Rashan Gary to critics: 'Causing havoc' isn't on the stat sheet

NFL Media's Oklahoma Drill series presents exclusive, quick-hitting one-on-one interviews with players and coaches from around the league. No nonsense -- just football experiences directly from the source.

Rashan Gary

Defensive end, Michigan

Born: Dec. 3, 1997

Experience: NFL draft prospect

Interview by Brooke Cersosimo | April 18, 2019

If you know me, been around me, been around the scheme [at Michigan], you understand my value and what I did for the defense. At the end of the day, I know me and what I'm capable of and all of my abilities. If people want to talk about my production, we can sit down one-on-one and talk about it face-to-face. We can bring in my D-coordinators if it gets to that.

My production was during my three years at Michigan we were the No. 1 defense two years in a row. You don't have that kind of production if people aren't doing their assignments.

Causing havoc [isn't on the stat sheet]. In college, teams were scared to run my way, so if I eliminated a team from running to the right side, you know it's coming to the left. So it's just my presence and the tenacity I bring every play.

To be honest, I think it's a blessing more than anything. I've had a dream since I was 10 years old. Just showing a lot of my work that I've already put in has paid off, but there's still work to do.

There's no pressure. I love the game of football and it's something I've always enjoyed. I'm always striving to be the best in it, second to none, so there's nothing hard about it. It's all fun.

My versatility sets me apart from other top edge rushers, [Nick Bosa and Josh Allen]. I'm a defensive end first but you can throw me in and I can play 3-technique, stand up and rush off the edge, drop into the flat, curl, hook and things like that. I feel like that's what separates me.

Of course, [I'll play across the defensive line]. I feel like that is a defensive lineman's dream.

To a point, [I learned] how mentally tough I am because this [draft] process can weigh down a lot of people. But I feel like the group around me prepared me well.

The No. 1 [thing to meeting expectations in the NFL] is coming in and learning to be a pro's pro. After that, I feel like football will take care of itself and I'm about to lay down the cement and stack the bricks up. A lot of work that still needs to be done to the way I play the run and pass because I feel like you still have to improve your game when you step into the NFL. Now we're going against grown men that have to provide for their families, so you always have to take every part of your game to the next level. I'm ready to do that.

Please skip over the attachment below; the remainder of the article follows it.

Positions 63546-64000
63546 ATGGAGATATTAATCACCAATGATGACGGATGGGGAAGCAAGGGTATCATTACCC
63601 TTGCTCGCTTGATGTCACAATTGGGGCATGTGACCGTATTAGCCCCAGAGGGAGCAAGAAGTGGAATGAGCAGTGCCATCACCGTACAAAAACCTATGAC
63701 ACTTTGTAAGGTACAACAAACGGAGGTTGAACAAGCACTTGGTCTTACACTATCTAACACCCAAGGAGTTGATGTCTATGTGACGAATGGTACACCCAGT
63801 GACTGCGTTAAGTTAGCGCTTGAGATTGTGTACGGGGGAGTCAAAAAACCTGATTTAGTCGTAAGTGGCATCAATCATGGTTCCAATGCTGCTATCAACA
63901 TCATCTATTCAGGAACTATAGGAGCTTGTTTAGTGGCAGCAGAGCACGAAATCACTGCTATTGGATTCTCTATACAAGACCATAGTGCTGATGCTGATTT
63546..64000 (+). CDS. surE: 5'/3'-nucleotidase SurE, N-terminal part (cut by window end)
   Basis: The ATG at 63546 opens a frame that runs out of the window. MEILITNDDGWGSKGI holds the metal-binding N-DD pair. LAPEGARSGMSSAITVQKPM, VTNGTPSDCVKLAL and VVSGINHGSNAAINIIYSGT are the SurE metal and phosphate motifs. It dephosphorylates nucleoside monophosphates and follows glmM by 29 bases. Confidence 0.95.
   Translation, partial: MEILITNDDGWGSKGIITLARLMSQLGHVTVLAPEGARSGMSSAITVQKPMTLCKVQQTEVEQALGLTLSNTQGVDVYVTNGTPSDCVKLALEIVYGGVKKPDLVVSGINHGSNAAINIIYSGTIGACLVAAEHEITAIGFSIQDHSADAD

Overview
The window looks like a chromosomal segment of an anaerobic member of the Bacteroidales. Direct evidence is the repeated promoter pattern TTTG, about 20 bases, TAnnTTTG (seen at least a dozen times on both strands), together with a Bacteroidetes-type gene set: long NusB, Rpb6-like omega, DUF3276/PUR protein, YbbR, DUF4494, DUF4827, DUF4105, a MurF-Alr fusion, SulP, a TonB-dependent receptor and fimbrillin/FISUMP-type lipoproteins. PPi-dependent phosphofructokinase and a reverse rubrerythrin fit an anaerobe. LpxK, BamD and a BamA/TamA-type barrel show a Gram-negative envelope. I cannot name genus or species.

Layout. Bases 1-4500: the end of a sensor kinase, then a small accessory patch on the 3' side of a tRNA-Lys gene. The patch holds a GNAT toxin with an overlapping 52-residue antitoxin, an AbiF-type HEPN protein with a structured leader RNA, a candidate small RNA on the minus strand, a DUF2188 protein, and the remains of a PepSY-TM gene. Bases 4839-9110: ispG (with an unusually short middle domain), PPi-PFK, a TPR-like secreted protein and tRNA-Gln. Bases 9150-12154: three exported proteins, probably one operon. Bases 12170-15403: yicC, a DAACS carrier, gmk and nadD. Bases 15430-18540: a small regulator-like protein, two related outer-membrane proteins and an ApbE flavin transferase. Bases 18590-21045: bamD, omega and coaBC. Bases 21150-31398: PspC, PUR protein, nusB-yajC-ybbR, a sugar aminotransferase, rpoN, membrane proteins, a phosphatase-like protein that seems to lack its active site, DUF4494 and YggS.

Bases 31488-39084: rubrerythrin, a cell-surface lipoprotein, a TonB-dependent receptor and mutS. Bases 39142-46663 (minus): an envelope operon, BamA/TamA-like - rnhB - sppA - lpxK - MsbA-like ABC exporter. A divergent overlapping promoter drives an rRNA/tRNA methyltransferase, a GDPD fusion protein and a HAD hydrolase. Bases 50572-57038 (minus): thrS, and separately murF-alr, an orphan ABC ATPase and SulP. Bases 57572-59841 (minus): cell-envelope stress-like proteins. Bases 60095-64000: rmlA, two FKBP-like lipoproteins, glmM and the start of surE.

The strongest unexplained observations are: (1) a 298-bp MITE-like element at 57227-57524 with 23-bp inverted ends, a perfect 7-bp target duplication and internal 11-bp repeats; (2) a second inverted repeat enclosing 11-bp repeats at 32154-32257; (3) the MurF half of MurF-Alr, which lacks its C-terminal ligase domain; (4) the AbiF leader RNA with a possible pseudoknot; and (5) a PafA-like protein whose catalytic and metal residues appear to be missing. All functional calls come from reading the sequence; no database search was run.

They had chicken on the pre-game meal, and Coach [Jim Harbaugh] was like, "No one eat the chicken," because it's like a scared chicken. Because it's scared, you don't need to eat that. It was weird but they ended up taking that off the menu for the rest of the season.

You hear about the long nights at the combine. I'm hearing that I'll go to sleep about 1 or 2 a.m., but for me, I had to push it back and went to bed at 4 a.m. and got up at 5. Things like that. That [surprised me] and you have to make sure you get the right rest and the right nutrition.

Two big guys I've talked to are Chris Wormley and Taco Charlton. I came in my freshman year and those were the guys in front me. Those are the guys who passed me the torch when I ended up starting. But talking to them and going through the [draft] process about the long nights and making sure I'm eating right, keeping my head down to earth, just focusing and staying in the moment. I got that [advice] from those guys.

A lot of people wish they could be in my shoes, so it's a blessing to go to different organizations and talk to GMs, head coach and different coaches. You never know what relationships you build now could help you further down the line. That's one thing to take away.

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